Late Mr. Amitabha Sen’s name will remain ETERNAL through the work that will be done through this Wild Life Activism Group.

It will be God's Own Work.

I have promised to God Himself not to make a single penny / cent/ paisa of money from this Fund. ..let any independent global organization do the Audit…

• Saving Eco-systems. This is one of the most difficult tasks.
• Saving keystone predators like the Bengal Tiger, snow leopards, Gangetic dolphins, red pandas, 
• Afforestation (Planting trees)….Have identified SPECIFIC Project Sites also in West Bengal. As also Uttarakhand. 
Note that Uttarakhand people are VERY ENVIRONMENT-CONSCIOUS...and great work can be done over there.Field trips have to be taken. BIODIVERSITY OF PROJECT AREA HAS TO BE STUDIED. After that the afforestation Project has to be undertaken. You have no idea how tough it is to START and MAINTAIN a 1 km. X 1 km forest.
• Massive e-campaigning through the Internet.
• Raising Awareness through the usage of Media
• Tie-up with World Wildlife Fund (WWF), People for Animals (PFA),Cat Specialist Group,Greenpeace,Save the Elephants, etc. to make a difference.
• Saving cats and other pets within our own city.
• DONATE money to NEEDY people / family, who are carrying out God’s work by feeding/giving shelter to injured and homeless cats and dogs.
• Protest / Campaign against rogue people in the future for killing endangered species.
• Network with similar smaller organizations within West Bengal for e-campaign / joint ventures...
• Eco-Spiritualism..every Religion espouses tolerance towards the lesser creatures. Read the scriptures carefully. 

The last Objective is, of course, an almost impossible task..but it might be one way of achieving World Peace.

Disclaimer : I keep changing my auto-forwarding list so often....sometimes in a hurry forget revising the names...hope this doesn't reach the wrong person....hope you go through ALL my blogs 'n' enjoy the new look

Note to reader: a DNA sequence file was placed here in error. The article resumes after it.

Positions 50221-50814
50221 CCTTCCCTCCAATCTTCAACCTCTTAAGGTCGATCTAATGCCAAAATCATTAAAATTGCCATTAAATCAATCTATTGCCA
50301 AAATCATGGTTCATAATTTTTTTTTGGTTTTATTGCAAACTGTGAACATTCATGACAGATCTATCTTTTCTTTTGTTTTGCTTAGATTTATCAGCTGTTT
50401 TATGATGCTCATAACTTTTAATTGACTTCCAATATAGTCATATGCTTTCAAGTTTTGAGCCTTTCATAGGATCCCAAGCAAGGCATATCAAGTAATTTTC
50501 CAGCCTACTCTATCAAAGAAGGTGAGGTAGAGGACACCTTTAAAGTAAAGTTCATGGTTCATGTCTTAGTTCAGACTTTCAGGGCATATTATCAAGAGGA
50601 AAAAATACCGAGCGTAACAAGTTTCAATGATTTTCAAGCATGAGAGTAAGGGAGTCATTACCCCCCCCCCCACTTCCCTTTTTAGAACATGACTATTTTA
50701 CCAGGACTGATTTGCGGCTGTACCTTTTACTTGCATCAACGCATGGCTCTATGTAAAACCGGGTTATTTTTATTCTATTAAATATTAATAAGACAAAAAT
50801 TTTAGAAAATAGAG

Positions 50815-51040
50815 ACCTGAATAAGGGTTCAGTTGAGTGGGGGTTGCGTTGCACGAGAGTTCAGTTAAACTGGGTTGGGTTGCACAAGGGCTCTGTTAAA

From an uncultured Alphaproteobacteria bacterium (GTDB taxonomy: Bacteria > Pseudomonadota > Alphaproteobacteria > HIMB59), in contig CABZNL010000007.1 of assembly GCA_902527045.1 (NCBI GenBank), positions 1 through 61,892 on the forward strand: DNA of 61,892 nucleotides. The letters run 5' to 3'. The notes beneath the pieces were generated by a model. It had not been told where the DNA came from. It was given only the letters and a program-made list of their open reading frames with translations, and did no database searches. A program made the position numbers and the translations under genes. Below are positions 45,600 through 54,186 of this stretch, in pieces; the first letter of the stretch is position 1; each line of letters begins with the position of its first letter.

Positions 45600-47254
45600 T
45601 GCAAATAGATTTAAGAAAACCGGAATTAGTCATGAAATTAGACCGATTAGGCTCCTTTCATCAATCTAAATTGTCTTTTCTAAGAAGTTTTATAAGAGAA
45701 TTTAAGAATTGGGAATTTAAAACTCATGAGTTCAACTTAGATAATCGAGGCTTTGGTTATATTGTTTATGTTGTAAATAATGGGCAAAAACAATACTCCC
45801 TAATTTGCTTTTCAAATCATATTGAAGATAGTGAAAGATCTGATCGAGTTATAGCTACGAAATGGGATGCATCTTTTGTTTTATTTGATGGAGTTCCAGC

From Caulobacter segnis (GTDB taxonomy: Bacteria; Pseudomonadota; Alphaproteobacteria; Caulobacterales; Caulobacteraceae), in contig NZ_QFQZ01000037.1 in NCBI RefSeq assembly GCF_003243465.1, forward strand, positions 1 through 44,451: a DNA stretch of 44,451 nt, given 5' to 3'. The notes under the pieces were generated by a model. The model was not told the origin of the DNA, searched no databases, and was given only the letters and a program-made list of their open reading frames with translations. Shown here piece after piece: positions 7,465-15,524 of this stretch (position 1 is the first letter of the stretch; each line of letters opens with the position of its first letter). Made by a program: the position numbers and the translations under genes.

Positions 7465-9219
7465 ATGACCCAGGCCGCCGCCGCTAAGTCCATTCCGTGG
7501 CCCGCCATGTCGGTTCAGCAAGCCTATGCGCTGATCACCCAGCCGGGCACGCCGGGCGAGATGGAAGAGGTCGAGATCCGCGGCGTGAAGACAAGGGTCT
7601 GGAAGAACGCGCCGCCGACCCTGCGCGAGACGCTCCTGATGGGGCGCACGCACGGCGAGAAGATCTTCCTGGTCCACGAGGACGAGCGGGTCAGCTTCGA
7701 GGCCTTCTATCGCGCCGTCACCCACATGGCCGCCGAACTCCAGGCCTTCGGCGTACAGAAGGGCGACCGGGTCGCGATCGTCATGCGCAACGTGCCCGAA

Thursday, September 18, 2008


All pics taken at Bindujethu's house (Ph.D. in Physics, teacher respected by many) ...jethu aged 91, senile. Jethima, 82, still carrying on God's Work feeding 15+ cats and 7+ dogs. Though poor in this material anthropocentric world...

Directly and indirectly Greed of Humans is responsible for these deaths :

....death of the kitten displayed above, fond memories playing with you

....death of 3 to 4 of the dogs lying on the bed....the black one was such a good faithful feller

This is not some cheap donation camp.....Bindujethu frowned 3 times I gave them such a paltry sum I'm really ashamed of...they returned it away... & family are too proud to ask...they never have...AND NEVER WILL.

But I HAD A DREAM....this Legal Case...split 50-17-33 ...17% could have been donated to a Wildlife Fund.....the kitten probably couldn't have been saved, though I have fond memories playing with it.
The 3-4 dogs could have been...I'm 100% sure.

...Make no mistake :

The Eyes of God are Watching You
नमः शिवाय

Monday, September 8, 2008

West Bengal Forest Cover Status

The statistics that I got is indeed a very encouraging one for environmentalists in